treats a type of non-Hodgkin lymphoma (NHL). Tell your doctor if you develop nausea, vomiting or diarrhea. Your doctor may prescribe medications to help prevent or treat these side effects.
Belinostat is a prescription medication used for the treatment of patients with peripheral T-cell lymphoma (PTCL), a rare and fast-growing type of non-Hodgkin lymphoma (NHL).
Belinostat belongs to a group of drugs called pan HDAC inhibitors. Belinostat works by stopping enzymes that contribute to T-cells, a type of immune cell, becoming cancerous. It is intended for patients whose disease returned after treatment (relapsed) or did not respond to previous treatment (refractory).
Belinostat is available in an injectable form to be given directly into a vein (IV) by a healthcare professional.
Belinostat is given one time a day on Days 1 through 5 of a 21-day cycle of treatment.
Common side effects of belinostat include nausea, fatigue, fever, low red blood cells (anemia), and vomiting.
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Uses of Belinostat
Belinostat is a prescription/over-the-counter] medication used for the treatment of patients with peripheral T-cell lymphoma (PTCL), a rare and fast-growing type of non-Hodgkin lymphoma (NHL).
This medication may be prescribed for other uses. Ask your doctor or pharmacist for more information.
Belinostat Brand Names
Belinostat may be found in some form under the following brand names:
Side Effects of Belinostat
Serious side effects have been reported with belinostat. See the “Belinostat Precautions” section.
Common side effects of belinostat include the following:
- low red blood cells (anemia)
This is not a complete list of belinostat side effects. Ask your doctor or pharmacist for more information.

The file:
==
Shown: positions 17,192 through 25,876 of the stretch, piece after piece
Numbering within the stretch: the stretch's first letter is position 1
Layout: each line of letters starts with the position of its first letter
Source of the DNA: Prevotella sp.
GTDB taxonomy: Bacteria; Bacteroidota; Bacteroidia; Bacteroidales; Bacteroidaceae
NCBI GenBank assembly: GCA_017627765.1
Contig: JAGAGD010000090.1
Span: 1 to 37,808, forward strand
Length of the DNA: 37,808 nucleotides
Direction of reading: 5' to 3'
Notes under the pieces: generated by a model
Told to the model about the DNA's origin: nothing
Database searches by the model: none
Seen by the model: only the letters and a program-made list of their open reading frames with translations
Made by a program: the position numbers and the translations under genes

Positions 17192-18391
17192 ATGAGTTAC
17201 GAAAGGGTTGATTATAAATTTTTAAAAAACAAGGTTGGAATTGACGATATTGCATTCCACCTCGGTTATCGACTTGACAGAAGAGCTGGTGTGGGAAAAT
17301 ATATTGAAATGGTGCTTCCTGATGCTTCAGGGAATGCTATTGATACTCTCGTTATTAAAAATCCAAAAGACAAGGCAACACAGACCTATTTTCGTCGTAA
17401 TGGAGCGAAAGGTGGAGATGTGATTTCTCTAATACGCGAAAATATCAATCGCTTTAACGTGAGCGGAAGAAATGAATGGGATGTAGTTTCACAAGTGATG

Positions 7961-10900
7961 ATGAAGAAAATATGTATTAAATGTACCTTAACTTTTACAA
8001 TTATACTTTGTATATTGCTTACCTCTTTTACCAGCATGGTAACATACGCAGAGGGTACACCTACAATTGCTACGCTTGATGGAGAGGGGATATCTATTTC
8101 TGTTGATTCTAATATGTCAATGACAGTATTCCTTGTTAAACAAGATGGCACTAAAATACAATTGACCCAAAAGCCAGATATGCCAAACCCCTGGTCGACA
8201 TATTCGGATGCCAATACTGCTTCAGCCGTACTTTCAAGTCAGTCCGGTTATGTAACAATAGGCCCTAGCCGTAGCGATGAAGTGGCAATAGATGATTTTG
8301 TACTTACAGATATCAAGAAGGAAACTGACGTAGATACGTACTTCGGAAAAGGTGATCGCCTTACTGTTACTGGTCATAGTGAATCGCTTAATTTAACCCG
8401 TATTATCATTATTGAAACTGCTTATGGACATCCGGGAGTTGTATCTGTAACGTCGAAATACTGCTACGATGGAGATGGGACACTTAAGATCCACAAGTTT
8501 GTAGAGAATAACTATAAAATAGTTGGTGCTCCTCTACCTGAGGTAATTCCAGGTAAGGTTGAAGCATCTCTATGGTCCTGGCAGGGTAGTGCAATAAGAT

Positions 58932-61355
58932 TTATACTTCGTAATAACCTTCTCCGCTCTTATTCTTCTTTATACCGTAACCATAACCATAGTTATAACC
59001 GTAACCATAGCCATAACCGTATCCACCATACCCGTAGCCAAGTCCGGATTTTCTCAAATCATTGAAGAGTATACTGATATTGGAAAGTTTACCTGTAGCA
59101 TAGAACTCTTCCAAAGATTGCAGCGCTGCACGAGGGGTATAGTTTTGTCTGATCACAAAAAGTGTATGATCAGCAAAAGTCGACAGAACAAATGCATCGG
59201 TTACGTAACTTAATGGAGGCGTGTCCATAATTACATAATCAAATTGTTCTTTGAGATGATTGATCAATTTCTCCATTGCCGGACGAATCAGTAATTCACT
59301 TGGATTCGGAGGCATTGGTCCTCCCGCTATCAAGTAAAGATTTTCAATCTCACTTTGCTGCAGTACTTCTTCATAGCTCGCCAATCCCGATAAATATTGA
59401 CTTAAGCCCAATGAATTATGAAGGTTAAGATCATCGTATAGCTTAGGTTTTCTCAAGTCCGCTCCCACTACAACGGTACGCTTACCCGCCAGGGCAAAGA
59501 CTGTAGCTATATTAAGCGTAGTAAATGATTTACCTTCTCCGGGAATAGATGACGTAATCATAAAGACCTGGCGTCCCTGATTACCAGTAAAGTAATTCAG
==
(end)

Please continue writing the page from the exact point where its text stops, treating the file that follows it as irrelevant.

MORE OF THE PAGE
Tell your doctor if you have any side effect that bothers you or that does not go away.
Call your doctor for medical advice about side effects. You may report side effects to the FDA at 1-800-FDA-1088.
Tell your doctor about all the medicines you take, including prescription and non-prescription medicines, vitamins, and herbal supplements. Especially tell your doctor if you take:
- inhibitors of UGT1A1 such as atazanavir (Reyataz) and indinavir (Crixivan)
- warfarin (Coumadin, Jantoven)
This is not a complete list of belinostat drug interactions. Ask your doctor or pharmacist for more information.
Serious side effects have been reported with belinostat including the following:
- Low blood cell counts. Your doctor will do blood tests to check your blood counts during your treatment with belinostat.
- Low platelet counts can cause unusual bleeding or bruising under your skin.
- Low red blood cell counts may make you feel weak, tired, or you get tired easily, you look pale, or you feel short of breath.
- Low white blood cell counts can cause you to get infections, which may be serious.
- Serious infections. People receiving belinostat may develop serious infections that can sometimes lead to death. You may have a greater risk of life-threatening infections if you have had chemotherapy in the past. Tell your doctor right away if you have any of the following signs or symptoms of an infection:
- flu-like symptoms
- shortness of breath
- burning with urination
- muscle aches
- worsening skin problems
- Liver problems. Belinostat may cause liver problems which can lead to death. Your doctor will do blood tests during your treatment with belinostat to check for liver problems. Tell your doctor right away if you have any of the following signs or symptoms of liver problems:
- yellowing of the skin or the white part of your eyes (jaundice)
- dark urine
- pain in the right upper stomach area
- Tumor Lysis Syndrome (TLS). TLS is caused by a fast breakdown of cancer cells. Your doctor will check you for TLS during treatment with belinostat.